completion of the subject which I have sought to bring under your consideration in these letters. It involves many incidental topics, which I purpose to treat as they arise in association with the main thread of the argument. As before, my aim is to offer you some practical hints for self-teaching, gathered from observation or suggested by reflection. I have no pretension to be myself an orator, but I do not write wholly from theory. The requirements of my profession have compelled me to give some attention to the art, and that which I learned with difficulty and labour, because I had no guide, I am desirous of conveying to you in a form which I hope may give you the sum of much tentative toil, and the benefit of combined thought and experience. I do not place it before you as a system. I have constructed no elaborate scheme; I have no formulas to prescribe, and scarcely anything to propound in the nature of positive rules. An orator, like a poet, must be born such ; he cannot be made. I can pretend to nothing more than to tell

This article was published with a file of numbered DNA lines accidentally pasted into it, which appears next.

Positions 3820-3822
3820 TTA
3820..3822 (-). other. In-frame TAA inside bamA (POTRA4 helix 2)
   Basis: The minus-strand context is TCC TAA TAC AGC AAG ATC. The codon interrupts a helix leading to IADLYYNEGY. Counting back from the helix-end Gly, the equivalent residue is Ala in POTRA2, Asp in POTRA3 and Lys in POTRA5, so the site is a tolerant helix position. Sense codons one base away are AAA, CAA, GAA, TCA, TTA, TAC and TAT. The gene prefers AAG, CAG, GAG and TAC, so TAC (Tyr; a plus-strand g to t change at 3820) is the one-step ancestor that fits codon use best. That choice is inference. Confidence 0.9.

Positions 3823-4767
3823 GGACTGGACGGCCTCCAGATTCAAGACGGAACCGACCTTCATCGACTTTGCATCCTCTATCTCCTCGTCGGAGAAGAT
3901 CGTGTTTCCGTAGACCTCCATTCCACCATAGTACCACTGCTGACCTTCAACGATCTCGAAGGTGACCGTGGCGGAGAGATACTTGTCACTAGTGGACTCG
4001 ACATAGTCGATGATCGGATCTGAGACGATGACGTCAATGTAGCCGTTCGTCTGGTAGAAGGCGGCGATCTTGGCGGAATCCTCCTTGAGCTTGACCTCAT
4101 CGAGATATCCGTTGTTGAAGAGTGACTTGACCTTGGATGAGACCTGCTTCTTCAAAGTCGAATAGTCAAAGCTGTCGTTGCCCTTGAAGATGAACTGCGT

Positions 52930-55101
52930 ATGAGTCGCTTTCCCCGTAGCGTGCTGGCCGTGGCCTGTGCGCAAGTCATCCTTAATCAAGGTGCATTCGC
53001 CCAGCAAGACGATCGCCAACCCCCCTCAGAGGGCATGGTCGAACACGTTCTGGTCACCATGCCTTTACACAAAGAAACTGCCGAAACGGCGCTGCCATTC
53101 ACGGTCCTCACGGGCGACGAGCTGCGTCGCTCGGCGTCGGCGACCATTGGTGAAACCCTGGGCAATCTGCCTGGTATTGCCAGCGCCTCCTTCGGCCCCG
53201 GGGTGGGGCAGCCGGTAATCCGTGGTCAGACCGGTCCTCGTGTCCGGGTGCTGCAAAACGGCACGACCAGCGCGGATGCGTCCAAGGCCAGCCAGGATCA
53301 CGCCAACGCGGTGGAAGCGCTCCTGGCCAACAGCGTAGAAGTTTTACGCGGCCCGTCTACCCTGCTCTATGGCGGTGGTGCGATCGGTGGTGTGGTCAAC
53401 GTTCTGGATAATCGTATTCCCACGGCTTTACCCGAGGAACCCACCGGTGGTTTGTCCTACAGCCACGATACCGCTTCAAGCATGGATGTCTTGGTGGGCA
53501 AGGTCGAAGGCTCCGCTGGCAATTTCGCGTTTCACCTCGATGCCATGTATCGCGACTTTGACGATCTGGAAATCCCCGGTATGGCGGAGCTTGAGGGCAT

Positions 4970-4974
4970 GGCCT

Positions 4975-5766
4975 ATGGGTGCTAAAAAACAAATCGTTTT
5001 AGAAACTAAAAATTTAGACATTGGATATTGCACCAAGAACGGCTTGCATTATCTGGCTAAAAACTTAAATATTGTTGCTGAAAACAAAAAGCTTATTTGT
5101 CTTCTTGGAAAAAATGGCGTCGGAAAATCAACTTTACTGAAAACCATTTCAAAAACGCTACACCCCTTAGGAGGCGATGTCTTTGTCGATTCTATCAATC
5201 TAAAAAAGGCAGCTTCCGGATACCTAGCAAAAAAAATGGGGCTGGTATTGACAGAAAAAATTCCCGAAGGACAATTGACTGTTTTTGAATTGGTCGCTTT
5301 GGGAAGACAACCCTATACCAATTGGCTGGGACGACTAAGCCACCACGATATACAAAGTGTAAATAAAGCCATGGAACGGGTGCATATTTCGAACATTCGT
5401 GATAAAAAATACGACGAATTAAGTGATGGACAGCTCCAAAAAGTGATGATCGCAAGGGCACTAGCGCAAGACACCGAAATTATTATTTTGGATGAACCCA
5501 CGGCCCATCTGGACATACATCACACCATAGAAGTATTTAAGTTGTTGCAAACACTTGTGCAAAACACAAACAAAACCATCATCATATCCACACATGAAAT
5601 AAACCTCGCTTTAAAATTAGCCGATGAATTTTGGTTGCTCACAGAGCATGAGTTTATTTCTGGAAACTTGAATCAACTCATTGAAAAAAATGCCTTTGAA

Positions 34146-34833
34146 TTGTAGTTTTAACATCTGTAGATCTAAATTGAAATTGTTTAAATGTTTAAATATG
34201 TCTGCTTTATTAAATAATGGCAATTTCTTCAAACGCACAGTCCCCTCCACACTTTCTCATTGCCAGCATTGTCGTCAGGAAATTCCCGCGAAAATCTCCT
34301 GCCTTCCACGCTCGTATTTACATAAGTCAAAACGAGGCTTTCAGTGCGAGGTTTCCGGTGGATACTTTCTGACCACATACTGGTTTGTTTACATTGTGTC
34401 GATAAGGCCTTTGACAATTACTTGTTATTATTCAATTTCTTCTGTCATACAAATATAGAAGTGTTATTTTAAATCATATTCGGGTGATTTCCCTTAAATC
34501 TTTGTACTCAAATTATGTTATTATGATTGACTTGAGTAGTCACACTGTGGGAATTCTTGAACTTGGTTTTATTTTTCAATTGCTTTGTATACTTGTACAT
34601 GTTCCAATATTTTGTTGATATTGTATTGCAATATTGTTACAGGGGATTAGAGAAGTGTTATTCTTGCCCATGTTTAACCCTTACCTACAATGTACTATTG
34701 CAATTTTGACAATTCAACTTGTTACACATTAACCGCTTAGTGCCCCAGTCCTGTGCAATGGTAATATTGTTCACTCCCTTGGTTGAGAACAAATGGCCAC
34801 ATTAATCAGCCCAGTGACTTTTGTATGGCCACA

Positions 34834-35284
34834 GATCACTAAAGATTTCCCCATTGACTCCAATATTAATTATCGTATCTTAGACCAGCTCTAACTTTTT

should try to do and what you should endeavour to avoid, throwing out suggestions of apt means for cultivating the mental and physical faculties requisite to success.

But although you may be wanting in the capacities needful to a great orator, you may certainly train yourself to be a good speaker-that is to say, you may learn to express your thoughts aloud, in language that makes them clearly intelligible to your audience, and in a manner that is not painful to them. The foundation of the Art of Speaking is, of course, the possession of ideas to be spoken. A speech cannot be constructed without thoughts of some kind to be expressed in words. You must fill your mind with ideas somehow. Wanting them, it is useless to attempt the art ; but, having them, the utterance of them, both in language and delivery, is to some extent a matter of training. The power of words is, indeed, denied to some men, though they are few; more frequently the voice may be defective; in other cases Nature has made gracefulness of manner impossible; but these, though essential to oratory, are not necessary to speaking, and you may become a very tolerable speaker, though wanting in some, or deficient in all, of these qualities. Therefore, I exhort you not to be dismayed by seeming obstacles at the beginning. Be resolute in self-training; proceed persistently in spite of repeated failure; fear not to break down; measure your faults, and put them to mending; be earnest and unwearied in the pursuit of your object, and you will assuredly attain it. The uses of the art, its advantages to all men,